Photographer: Alasdair McLellan
Stylist: Benjamin Bruno
The other day I found myself staring hard at a woman at Waimea Bay, on the North Shore of Oahu, near where I live. What was it about her that compelled my hot gaze? I smiled and mocked myself when I realized that it was because she was wearing a fluttery knee-length dress and expensive shoes: perhaps a TV producer, just here from the mainland, supervising her people filming—it was a day of 45-foot waves. She stood out not merely because she was pale and probably a malihini, a newcomer, but also because the other women around her, young and old, were half-naked, barefoot, and bosomy and buttocky in Brazilian thongs, gleaming and golden, heavily tattooed, and, therefore, inconspicuous. The woman in the fluttery dress was exceptional.
Dressing up is forgivable in Honolulu, but in other parts of the island it might be regarded as pretentious—in fact, people tend to dress down. Except at black-tie fundraisers and parties of celebrity bottom-sniffing, a place this warm does not allow you to be judged by your clothes, or shoes, where (on lawns and in most houses) people tend to be barefoot. It’s obvious that the Obamas spend part of every year here because island life is the opposite of Washington: low-key and informal. Elvis Presley loved Hawaii because it was laid-back, and Elvis is still remembered for being a benefactor (he helped fund the USS Arizona war memorial in Pearl Harbor). Locals always say what a relief it is to arrive home in the islands, from anywhere. “Lucky we live in Hawaii” is a mantra. I agree.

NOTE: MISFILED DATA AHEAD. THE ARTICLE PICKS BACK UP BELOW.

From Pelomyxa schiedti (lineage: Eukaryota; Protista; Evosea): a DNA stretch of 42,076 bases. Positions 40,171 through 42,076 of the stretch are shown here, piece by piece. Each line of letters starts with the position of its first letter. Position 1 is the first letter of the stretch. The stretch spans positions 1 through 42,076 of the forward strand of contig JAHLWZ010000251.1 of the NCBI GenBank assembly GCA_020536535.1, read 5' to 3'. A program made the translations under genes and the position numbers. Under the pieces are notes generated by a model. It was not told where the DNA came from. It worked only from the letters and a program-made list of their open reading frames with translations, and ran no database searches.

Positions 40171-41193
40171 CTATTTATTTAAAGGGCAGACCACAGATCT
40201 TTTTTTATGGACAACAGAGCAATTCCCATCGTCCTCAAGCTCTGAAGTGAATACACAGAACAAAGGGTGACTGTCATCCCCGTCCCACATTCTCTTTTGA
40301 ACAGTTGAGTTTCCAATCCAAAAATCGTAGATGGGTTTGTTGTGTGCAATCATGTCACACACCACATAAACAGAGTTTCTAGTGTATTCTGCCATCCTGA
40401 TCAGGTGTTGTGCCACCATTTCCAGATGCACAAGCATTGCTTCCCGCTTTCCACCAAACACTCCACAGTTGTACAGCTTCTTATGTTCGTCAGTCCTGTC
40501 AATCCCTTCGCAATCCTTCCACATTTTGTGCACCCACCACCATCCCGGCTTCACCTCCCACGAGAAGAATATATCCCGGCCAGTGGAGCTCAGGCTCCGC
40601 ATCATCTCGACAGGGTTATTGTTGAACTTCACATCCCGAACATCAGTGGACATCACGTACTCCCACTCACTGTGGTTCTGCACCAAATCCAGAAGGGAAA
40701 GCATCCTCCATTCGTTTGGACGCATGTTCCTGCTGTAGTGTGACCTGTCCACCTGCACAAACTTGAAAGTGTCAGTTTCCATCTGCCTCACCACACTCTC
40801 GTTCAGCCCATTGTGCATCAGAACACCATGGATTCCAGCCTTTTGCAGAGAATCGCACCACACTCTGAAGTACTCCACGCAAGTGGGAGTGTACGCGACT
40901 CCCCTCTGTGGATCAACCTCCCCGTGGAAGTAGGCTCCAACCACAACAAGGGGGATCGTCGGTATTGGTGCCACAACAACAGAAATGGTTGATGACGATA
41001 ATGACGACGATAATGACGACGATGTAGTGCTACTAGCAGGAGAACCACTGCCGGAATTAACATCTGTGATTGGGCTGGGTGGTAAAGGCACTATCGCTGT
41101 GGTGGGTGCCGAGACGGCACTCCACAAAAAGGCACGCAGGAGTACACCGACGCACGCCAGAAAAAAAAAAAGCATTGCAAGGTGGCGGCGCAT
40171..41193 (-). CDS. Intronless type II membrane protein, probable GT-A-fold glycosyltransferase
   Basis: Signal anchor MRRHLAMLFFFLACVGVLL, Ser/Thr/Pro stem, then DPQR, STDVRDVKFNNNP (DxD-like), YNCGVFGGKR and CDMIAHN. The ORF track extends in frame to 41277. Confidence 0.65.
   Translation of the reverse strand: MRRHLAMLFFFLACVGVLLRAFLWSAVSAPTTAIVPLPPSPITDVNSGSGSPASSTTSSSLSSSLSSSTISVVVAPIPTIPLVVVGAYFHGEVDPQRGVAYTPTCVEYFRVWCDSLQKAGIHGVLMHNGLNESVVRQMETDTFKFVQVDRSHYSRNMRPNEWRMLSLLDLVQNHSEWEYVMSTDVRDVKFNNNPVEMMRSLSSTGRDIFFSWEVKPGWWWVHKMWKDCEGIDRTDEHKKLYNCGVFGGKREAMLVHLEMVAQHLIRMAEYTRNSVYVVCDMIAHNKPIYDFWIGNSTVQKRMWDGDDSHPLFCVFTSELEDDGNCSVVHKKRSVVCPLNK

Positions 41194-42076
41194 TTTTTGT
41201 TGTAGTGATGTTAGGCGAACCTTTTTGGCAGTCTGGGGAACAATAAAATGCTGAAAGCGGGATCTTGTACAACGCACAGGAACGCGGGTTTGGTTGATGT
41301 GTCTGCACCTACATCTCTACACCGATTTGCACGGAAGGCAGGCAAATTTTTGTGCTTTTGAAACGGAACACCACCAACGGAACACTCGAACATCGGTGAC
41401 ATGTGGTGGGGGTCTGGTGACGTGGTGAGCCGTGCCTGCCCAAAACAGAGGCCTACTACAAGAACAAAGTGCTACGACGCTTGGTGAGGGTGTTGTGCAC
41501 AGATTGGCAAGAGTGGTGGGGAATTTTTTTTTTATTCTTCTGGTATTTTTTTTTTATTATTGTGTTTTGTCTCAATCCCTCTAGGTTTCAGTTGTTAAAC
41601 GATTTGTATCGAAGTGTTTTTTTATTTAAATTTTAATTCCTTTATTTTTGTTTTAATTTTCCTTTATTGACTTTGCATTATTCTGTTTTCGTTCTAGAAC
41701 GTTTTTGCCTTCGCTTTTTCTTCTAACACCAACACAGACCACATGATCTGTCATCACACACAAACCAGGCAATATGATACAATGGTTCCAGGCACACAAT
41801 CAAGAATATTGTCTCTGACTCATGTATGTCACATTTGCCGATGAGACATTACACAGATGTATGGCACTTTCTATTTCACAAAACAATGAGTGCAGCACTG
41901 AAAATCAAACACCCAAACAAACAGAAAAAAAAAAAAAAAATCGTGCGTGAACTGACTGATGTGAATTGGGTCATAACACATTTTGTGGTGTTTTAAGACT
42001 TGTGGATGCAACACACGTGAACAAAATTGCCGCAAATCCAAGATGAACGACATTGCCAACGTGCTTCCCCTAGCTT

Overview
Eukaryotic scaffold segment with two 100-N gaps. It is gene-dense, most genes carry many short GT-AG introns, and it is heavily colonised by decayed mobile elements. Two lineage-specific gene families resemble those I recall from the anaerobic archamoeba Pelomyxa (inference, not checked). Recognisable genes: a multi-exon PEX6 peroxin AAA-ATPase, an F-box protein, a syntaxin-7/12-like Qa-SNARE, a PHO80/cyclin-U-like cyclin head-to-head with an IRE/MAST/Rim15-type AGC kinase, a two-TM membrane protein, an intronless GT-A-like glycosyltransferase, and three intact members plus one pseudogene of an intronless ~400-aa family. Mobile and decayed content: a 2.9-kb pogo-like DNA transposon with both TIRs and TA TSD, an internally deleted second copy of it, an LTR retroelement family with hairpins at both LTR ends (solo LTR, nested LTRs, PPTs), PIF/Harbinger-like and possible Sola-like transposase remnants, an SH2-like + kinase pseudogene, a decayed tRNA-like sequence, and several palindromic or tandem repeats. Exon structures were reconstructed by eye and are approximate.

The sinuous film producer Allison Sarofim also agrees. A part-time Hawaii resident who keeps a low profile, Allison gives parties with great style in the Sarofim family home, once the seaside retreat of the American author, politician, and U.S. Ambassador Clare Boothe Luce. One of the more sought-after invitations in Honolulu is to the annual New Year’s party given by the Sarofim family, with Allison’s father, Fayez, the patriarch, presiding. The social unit of Hawaii is the ohana—the family—and Allison’s ohana consists of close friends who have become like family, and whom she graciously introduced to W: the big-wave surfer Garrett McNamara, the author Princess Dialta Alliata di Montereale, the lomilomi healer Kapono Souza, the ukulele player Taimane Gardner, and myself.